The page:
MPs Chastise Riyadh’s Divisive Role

MPs Chastise Riyadh’s Divisive Role MPs Chastise Riyadh’s Divisive Role

Lawmakers believe recent outrageous remarks by the Saudi ambassador in Baghdad, Thamer al-Sabhan, which sparked a call by Iraqi officials for his expulsion, are in line with Riyadh's wider destabilizing and divisive regional policy.

Iraqi Shia politicians have made persistent calls that Sabhan be expelled in reaction to comments he made about Iran's involvement in Iraq and claims that Shia militias backed by Tehran were exacerbating tensions with Sunnis.

Last month, Iraq's Foreign Ministry denied media reports of a plot to kill Sabhan, the first Saudi ambassador appointed after the reopening of the Saudi Embassy in the Iraqi capital in December.

Iran provides military advice to the Iraqi Army and popular forces to help them in the campaign against the self-styled Islamic State terrorist group, which has overrun vast swathes of land in northern and eastern Iraq.

Morteza Saffari, a member of Majlis National Security and Foreign Policy Commission, accused Saudi Arabia of pursuing an interventionist policy in Iraq.

"Saudi attempts to deepen political rifts in Baghdad and their covert support for Daesh [an Arabic acronym for IS] is a painful issue for Iraq. As long as Riyadh insists on its interventionist and divisive approach, Baghdad-Riyadh ties will not improve," he told ICANA on Tuesday.

Saffari warned the Saudis that their backing for terrorism and violence in the region will ultimately backfire.

Ardeshir Nourian, another lawmaker, said the Saudi foreign policy revolves around attempts to inflame discord.

"Accordingly, the Saudi ambassador in Baghdad intends to create differences between Iran and Iraq," he said.

  Interventionist Agenda

Hossein Naqavi Hosseini, a member of parliament, said Sabhan's comments were a violation of Iraq's territorial integrity.

"The Saudi envoy has been serving as an intelligence agent and a military element following an interventionist agenda that has targeted Iraqi territorial integrity," he said.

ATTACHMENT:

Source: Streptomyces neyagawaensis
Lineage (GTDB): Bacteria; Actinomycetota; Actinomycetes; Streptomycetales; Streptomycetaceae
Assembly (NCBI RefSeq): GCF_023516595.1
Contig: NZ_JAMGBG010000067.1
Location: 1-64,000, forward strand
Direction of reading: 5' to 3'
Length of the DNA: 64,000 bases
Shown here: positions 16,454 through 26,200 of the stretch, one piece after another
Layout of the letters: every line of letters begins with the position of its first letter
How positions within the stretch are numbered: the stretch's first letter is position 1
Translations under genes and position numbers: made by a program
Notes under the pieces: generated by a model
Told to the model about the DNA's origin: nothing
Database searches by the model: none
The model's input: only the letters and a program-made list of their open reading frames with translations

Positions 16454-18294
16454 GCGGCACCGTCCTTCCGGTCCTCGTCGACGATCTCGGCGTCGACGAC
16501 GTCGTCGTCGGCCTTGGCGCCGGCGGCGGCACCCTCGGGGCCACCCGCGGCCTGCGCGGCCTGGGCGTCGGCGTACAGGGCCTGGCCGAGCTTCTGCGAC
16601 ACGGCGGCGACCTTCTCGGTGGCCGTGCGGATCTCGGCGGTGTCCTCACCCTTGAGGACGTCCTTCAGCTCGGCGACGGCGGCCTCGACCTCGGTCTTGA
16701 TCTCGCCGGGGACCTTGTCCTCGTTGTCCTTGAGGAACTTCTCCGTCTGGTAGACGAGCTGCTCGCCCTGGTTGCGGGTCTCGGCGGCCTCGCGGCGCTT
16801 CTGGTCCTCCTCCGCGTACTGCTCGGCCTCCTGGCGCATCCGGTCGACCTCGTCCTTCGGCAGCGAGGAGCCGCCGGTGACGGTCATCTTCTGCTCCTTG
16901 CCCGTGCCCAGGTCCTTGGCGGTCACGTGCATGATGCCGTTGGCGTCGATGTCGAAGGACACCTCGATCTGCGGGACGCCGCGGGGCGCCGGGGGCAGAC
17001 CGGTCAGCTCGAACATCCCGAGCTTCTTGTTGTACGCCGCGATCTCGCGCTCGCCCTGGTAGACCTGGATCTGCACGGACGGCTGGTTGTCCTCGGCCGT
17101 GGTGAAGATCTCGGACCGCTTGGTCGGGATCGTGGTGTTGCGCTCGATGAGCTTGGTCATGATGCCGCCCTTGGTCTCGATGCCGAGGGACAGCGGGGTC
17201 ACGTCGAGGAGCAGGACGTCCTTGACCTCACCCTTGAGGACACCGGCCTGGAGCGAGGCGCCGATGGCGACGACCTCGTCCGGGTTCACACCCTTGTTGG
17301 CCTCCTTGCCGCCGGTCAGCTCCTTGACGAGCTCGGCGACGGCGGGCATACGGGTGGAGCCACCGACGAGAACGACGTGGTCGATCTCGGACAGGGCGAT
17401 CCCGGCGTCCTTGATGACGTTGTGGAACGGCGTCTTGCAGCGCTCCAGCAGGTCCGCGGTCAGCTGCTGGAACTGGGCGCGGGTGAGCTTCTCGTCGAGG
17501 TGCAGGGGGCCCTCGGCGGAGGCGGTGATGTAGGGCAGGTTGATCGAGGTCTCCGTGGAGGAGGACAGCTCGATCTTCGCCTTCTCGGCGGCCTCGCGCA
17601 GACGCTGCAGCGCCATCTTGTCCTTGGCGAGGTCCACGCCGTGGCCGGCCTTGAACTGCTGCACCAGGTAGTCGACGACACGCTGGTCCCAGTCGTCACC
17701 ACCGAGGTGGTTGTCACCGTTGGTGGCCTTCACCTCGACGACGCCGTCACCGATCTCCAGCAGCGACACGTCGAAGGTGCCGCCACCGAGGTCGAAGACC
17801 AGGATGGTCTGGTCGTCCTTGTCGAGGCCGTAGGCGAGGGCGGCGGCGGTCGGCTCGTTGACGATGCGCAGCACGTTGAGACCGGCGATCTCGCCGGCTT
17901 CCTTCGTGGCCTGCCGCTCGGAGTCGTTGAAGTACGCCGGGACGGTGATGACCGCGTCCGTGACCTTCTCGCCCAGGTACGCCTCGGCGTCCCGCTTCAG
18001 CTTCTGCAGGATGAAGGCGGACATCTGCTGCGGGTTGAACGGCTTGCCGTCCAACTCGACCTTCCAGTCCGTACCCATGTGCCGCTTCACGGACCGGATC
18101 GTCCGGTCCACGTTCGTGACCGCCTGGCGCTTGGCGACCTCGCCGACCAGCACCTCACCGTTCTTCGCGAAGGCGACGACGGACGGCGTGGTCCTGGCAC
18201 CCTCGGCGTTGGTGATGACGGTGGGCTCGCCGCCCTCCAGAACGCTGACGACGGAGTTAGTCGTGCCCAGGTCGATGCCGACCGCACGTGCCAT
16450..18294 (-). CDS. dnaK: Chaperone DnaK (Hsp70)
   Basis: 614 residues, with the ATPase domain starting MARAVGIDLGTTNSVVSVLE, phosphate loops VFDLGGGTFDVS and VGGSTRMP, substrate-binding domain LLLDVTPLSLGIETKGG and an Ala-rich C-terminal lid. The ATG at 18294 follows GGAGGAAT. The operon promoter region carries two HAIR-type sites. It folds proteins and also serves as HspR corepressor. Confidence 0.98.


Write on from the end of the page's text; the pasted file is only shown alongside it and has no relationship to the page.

The legislator's reaction came a day after the Leader of Islamic Revolution Ayatollah Seyyed Ali Khamenei blamed Saudi rulers for their role in regional conflicts.

"The seditious rulers, who by forming and arming evil takfiri groups, have plunged the world of Islam into civil wars, murdering and injuring the innocent and shedding their blood in Yemen, Iraq, the Levant, Libya and other countries. The faithless politicians, who have extended the hand of friendship toward the Zionist regime, have closed their eyes on the Palestinians' sufferings and heartrending tragedies, and are spreading their oppression and betrayal to the cities and villages of Bahrain," the Leader said in a statement while describing the Saudi rulers.

Tensions in relations between Iran and Saudi Arabia escalated after protestors outraged by Riyadh's execution of prominent Shia cleric Sheikh Nimr al-Nimr stormed the Saudi missions in Tehran and Mashhad in January.

The move prompted the kingdom to cut diplomatic relations with the Islamic Republic.

Saudi allies, including Bahrain, Sudan and Djibouti, followed suit, while Kuwait, Qatar and Jordan recalled their envoys to Tehran and the UAE downgraded ties.

Tehran says Saudi Arabia has used the attack on its diplomatic posts as an "excuse" to sever ties and further increase sectarian tensions in the already tumultuous region.